at avenue nightclub (on 116 10th ave and 17th st) the cherry of your cigarette showed me some light. – 27 (williamsburg, borough of lost boys)

*

-mummy-

*by someone looking to join the living*

(frankie leone, just a man)

*

*i’ve always felt like a mummy wandering in the mist. other people are droplets of moisture hanging in the air. i grasp and grasp trying to dampen skin parched dry by a lifetime of isolation in my thoughts. sometimes i feel the coolness of other people’s compassion and kindness. 

most of the time i’m not aware enough to see my own skin absorbing enough to look human.*

*

*in my efforts to hydrate my form i’ve journeyed into a world where fog is the deepest but hardest to grasp. the nightclub. i use free alcohol as dry ice, creating a fog around me so deep my vision is obstructed but these lanky dry limbs feel more among red-blooded beings than ever before. i pour drinks for ever-shifting smokey forms around me, wrap my arms and lips around phantoms, and watch them disappear in instants.

i know what i’m doing. self-awareness avails me nothing. i’ve ventured so deep into the fog i can’t see a way out but long for one with desperation. looking for sunrises and roses in a place the sun never shines and the flowers are all plastic has taken my hope.

in this place without love or light i look deep into the darkness to see a firefly. it’s the cherry of a burning cigarette. her. the reason i’ve stuck around so long. in a city that’s given me no answers to questions like, “why,” i’ve given her the responsibility of my solution. a solution to the problem of myself.

on the balcony of avenue nightclub on 10th avenue and 17th street i watch her kissing another man on the club floor. the fog clears. i feel dry but free. i start thinking about an exit.*

*

*it’s passed three am. most of my beautiful people, and her- my answer, have gotten in cabs tipsy off the complimentary champagne, vodka, and tequila my employer’s provided. a girl i was infatuated with a while ago is the only person remaining on the balcony with me. i recline on leather-upholstered booth smoking an electronic cigarette and grasping the last bottle of free booze the club provided me.

she’s not my solution but looks like a bandaid. i stumble my tattooed fingers across her smooth face and down her long neck. i grip her slim waist and draw her close. i press my lips on hers and tell her she’s gorgeous. an image of her is one of my fondest memories in this nightclub.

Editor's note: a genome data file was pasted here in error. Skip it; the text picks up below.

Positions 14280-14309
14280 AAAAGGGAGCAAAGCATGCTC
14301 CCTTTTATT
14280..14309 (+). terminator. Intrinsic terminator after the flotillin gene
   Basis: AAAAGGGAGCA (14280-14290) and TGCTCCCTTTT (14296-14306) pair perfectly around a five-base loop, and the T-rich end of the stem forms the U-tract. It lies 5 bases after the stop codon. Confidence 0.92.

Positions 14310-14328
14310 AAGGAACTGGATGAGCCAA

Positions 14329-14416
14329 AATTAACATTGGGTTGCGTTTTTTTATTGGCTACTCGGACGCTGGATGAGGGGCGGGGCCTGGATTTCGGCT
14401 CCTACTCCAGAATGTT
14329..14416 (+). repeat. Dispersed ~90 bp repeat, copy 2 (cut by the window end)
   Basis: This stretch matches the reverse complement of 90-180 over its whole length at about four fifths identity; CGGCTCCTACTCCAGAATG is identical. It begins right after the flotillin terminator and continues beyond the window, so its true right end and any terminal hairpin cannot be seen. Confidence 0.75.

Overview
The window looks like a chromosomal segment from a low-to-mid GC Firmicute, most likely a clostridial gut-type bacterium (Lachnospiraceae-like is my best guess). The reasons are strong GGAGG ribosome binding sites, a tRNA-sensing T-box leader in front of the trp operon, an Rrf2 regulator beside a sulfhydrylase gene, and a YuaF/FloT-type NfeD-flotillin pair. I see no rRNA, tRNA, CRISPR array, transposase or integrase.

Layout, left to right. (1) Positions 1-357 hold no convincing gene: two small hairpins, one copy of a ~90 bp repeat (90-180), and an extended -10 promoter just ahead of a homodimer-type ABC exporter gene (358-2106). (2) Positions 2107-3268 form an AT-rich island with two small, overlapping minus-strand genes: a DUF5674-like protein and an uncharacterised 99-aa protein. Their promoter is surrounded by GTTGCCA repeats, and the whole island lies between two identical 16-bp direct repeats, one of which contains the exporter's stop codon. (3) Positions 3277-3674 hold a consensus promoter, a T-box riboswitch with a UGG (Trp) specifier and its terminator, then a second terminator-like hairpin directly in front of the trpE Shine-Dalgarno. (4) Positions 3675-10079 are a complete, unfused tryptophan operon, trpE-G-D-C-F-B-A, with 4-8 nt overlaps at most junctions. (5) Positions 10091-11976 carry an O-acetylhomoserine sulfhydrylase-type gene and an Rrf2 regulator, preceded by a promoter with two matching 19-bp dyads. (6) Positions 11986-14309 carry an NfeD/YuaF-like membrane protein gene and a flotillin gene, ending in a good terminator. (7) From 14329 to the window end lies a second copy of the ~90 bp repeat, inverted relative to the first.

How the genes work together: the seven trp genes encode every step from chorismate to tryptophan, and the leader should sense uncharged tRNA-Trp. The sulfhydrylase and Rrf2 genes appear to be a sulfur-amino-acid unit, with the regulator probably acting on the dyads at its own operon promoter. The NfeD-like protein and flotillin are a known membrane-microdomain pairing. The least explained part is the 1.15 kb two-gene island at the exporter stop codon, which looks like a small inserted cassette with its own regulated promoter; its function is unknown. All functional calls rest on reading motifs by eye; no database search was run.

i tell her about it, “once, on the club floor, i watched you dance. you had a red mohawk and a cut up t shirt. you swayed and closed your eyes dancing. i’ll always remember it. thank you.”

“what song,” she asks.

“something with kanye west and jay-z.”

she laughs, “niggas in paris?”

“no, something about driving through brooklyn and the south side of chicago. it had a bumping beat. watching you made me feel alive.”

we continue to kiss. i grip her with all my strength by her hip and neck. i know she’ll be gone soon.

she draws away.

“i feel guilty kissing you,” she admits.

i look into her living blue eyes and ask in a low tone, “why?”

“i know this means more to you than it does to me.”

i think for a moment. “it is what is is,” i respond, pausing before questioning, “why don’t you want me?”

she laughs. “because you’re a promoter. it’s your job to make me feel wanted. why would i want an animal like that?”

“i understand. you know i don’t want to be a promoter right? i think you know why i’m here. i don’t want to be what i am just like you don’t want to be what you are.”

“i’m young and dumb,” she smiles in response.

“so we are what we are,” i answer refrain for a few seconds of a thousand years then say, “i’m going home.”

she looks shocked and offended, “fine, go. who’s going to pour the drinks though? who’s going to host your people. won’t you get in trouble?”

“they’ll be fine. liquor will find them. as for getting in trouble- i do what i do. always have. for better or worse. i’ve chosen to represent chaos.”

i hand her my bottle and she dumps it into her rocks glass.

“you’re so weird, but you’re the most interesting person i’ve ever known.”

i head towards the door.*

*

*and so my career as a promoter ends.

i get in a cab back to brooklyn. when i get home i start drafting resignation letters from a new macbook-pro. my “vintage” (ancient) macbook was stolen by a party guest i let crash on my torn-up couch a month ago. 

i send them a week later.*

*

enjoy what you’ve read? please share it.

share button below.

*

About Frankie Leone

Tries to write a version of his truth. Also a nightlife worker. Born at Beth Israel Hospital on 1st Ave between 16th and 17th St on December 15, 1984. Lives in Brooklyn. Bears a few scars, tattoos, and regrets. View all posts by Frankie Leone

One response to “at avenue nightclub (on 116 10th ave and 17th st) the cherry of your cigarette showed me some light. – 27 (williamsburg, borough of lost boys)

Leave a Reply

Fill in your details below or click an icon to log in:

WordPress.com Logo

You are commenting using your WordPress.com account. Log Out / Change )

Twitter picture

You are commenting using your Twitter account. Log Out / Change )

Facebook photo

You are commenting using your Facebook account. Log Out / Change )

Google+ photo

You are commenting using your Google+ account. Log Out / Change )

Connecting to %s

Follow

Get every new post delivered to your Inbox.

Join 6,572 other followers

%d bloggers like this: